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Downtown Tokyo bustles on after hours amid priority measures


Emergency-level priority measures to prevent the spread of novel coronavirus infections went into effect in Tokyo on Monday, requiring restaurants and bars to shorten their business hours to 8 p.m. until May 11. Amid another uptick in new infections, the metropolitan government has urged people to postpone travel and refrain from going out and about in the capital.

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After the priority measures went into effect in Tokyo’s 23 wards and the six cities of Hachioji, Tachikawa, Musashino, Fuchu, Chofu, and Machida, the iconic scramble crossing in front of Shibuya Station was still crowded with mask-wearing pedestrians on Monday night.

“A lot of people were going out even during the state of emergency, so I honestly don’t know what’s supposed to be different [under the priority measures],” said a university student living in Shibuya Ward who was meeting two friends in front of the Hachiko statue. “But I think they decided to do it because they can’t issue another state of emergency, right after the last one ended. Most of my classes have been online the past year, so it’s been hard to make new friends. We’re just going to go have a quick drink today,” he added, as the group headed off toward a restaurant.

An office worker from Setagaya Ward who was on her way home from work expressed puzzlement: “If restaurants shorten their hours again, there will be fewer places to eat. I feel that Tokyoites have become more desensitized to the coronavirus than people in other parts of Japan; no matter how much they tell us to prevent the spread of infections, I don’t think it will have much effect. The only thing we can do is to look out for ourselves,” she said.

According to a Yomiuri Shimbun review of data from Agoop Corp., an IT company affiliated with Softbank, since the state of emergency ended, the average daily foot traffic on Sundays around Shibuya and Shinjuku stations increased by more than 10% compared to March 21, the last Sunday with the declaration in effect. On March 28, the first Sunday after the state of emergency ended, the number of people around Ginza Station increased by 26.8% and by 19% at Ueno Station.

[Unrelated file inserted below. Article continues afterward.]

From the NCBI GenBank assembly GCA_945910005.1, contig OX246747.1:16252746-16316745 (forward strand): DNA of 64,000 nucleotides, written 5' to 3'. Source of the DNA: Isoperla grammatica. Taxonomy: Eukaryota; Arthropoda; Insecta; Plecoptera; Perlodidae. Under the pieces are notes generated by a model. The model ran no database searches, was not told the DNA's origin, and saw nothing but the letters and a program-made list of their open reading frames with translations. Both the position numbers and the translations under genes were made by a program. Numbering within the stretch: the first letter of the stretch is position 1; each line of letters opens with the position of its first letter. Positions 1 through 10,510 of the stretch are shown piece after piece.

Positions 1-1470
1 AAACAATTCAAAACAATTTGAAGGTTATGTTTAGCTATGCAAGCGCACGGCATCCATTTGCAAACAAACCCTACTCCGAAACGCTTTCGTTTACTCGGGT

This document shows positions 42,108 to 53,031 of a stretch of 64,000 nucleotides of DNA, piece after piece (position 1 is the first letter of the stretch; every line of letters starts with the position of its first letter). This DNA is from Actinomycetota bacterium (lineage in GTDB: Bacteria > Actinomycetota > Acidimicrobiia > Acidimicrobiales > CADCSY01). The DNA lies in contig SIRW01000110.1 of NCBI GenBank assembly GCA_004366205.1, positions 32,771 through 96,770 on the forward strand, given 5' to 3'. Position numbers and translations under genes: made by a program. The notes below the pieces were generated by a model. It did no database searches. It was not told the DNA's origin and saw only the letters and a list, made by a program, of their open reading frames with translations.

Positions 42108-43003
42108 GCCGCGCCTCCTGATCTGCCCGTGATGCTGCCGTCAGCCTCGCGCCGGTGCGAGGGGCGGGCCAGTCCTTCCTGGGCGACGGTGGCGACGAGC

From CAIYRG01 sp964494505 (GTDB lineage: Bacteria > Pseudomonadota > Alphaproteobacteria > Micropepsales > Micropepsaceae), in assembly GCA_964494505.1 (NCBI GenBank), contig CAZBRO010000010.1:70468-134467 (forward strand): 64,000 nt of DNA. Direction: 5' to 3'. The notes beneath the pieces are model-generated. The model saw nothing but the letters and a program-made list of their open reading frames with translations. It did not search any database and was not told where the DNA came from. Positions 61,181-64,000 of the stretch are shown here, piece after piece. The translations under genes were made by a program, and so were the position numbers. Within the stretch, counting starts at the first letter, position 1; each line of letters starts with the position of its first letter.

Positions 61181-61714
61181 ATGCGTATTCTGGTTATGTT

When the state of emergency ended, restaurants were asked to close by 9 p.m. instead of 8 p.m., resulting in a significant increase in the number of people observed out at night in this hourlong window. Foot traffic between 8 p.m. and 9 p.m. on April 11 increased by 68.6% at Ginza Station, by 55.1% at Shibuya Station, and by 40.8% at Shinjuku Station.

The number of new COVID-19 cases in Tokyo has been on the rise and exceeded the 500 mark on April 7 for the first time in nearly two months. Tokyo logged 306 new infections on Monday, 57 more than the previous week.

At a press conference, Gov. Yuriko Koike called for even more telework and postponement of travel during the upcoming holiday season while priority measures remain in effect until May 11, saying, “The most important task now is to curb the flow of people more thoroughly than before.”

Published : April 14, 2021

By : The Japan News/ANN